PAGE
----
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Thursday, September 21, 2017

Column: English majors choose to benefit the individual over society

It is an investment, even when you don’t “do” anything with it.

March 16, 2017

The opinions expressed by The Maneater columnists do not represent the opinions of The Maneater editorial board.

Kurtis Dunlap is a fifth-year senior at MU. He is an English major who writes about student life as an opinion columnist for The Maneater.

Over the course of my time here at Mizzou, I have been asked “What is your major?” probably four million times. During my first two years, it was pleasant interaction. “Journalism,” I would respond. Nothing unusual; the person wouldn’t think twice about my answer. Now when I tell people that I am an English major, the immediate follow-up question is always “What are you going to do with that?”

“Nothing” is my response. You don’t “do” English; it is a degree that helps me become a more well-rounded person so I can do whatever I want after I graduate. It makes me into the person I want to be, not into what society wants me to be.

Our society has turned into a materialistic one, where everyone is always thinking about what something can do for them. My English degree doesn’t do anything for anyone but me, yet when people hear I am an English major, they instantly think of how it could benefit them someday.

Engineering students could design the next big technological advance or put someone on Mars. Psychology majors could help people get through a tough time in their life or keep a struggling couple from calling it quits. Journalism majors will uncover the truth behind the next big controversy. All these majors and careers serve someone else in a way; English majors concentrate on improving and benefiting the individual, not society.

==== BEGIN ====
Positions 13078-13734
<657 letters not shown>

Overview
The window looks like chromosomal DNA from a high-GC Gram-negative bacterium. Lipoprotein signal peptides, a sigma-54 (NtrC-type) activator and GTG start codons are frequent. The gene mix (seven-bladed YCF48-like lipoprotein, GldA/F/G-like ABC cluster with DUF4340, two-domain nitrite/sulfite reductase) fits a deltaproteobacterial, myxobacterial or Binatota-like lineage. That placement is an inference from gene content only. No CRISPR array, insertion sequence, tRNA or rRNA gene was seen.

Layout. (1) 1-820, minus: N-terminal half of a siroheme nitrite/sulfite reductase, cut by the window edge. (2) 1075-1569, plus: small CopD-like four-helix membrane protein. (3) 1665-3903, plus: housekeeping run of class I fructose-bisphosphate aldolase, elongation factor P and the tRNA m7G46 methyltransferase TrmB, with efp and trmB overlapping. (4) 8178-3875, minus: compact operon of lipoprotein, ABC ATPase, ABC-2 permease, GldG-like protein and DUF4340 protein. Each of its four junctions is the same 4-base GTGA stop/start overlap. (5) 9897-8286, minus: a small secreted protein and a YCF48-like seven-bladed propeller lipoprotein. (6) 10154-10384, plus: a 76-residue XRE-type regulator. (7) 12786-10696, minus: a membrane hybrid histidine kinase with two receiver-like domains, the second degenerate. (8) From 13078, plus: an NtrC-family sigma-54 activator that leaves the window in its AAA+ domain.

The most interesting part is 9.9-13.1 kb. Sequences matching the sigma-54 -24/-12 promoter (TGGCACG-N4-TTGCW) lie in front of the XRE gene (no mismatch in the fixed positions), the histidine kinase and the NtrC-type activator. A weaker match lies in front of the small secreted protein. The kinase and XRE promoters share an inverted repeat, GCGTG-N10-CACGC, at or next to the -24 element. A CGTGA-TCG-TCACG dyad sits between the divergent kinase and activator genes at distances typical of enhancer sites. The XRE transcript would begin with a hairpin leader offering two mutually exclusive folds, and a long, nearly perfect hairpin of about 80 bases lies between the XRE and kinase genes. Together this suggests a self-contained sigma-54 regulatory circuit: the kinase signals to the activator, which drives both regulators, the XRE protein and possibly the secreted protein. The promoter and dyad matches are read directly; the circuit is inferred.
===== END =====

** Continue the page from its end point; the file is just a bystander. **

Choosing to be an English major is not a financial decision. Do I want to graduate and find a high-paying job? Yes. Did I want to choose a major just because of monetary reasons? No. Being an English major allows me to better myself and pick any job I want to do because I want to do it. It is not a means to an end, but a means to better oneself.

I see studying English as an investment in me. I am paying thousands of dollars to attend college, and instead of memorizing formulas or solving arbitrary math equations, I want to invest that time and money into making myself into the best version of myself I can be.

When you ask seniors in high school or freshmen in college why they are choosing to go to college, many respond with “To get a job that pays well.” But usually, right after that is someone who says they want to become a more well-rounded person. There will be plenty of time to worry about money and finding a job later, but wouldn’t you want to go into the job search knowing you are the best version of yourself that you can be? That is what an English degree does.

So the next time you are at a party or a bar, you ask someone what their major is, and they respond with “English,” think twice before you follow up with the condescending question of “What are you going to do with that?” And to all you English majors out there — don’t feel ashamed when someone asks you that. But make sure you don’t answer with “That’s a good question” or deflect it. Simply say, “I’m not going to do anything with it” and walk away. Mic drop.

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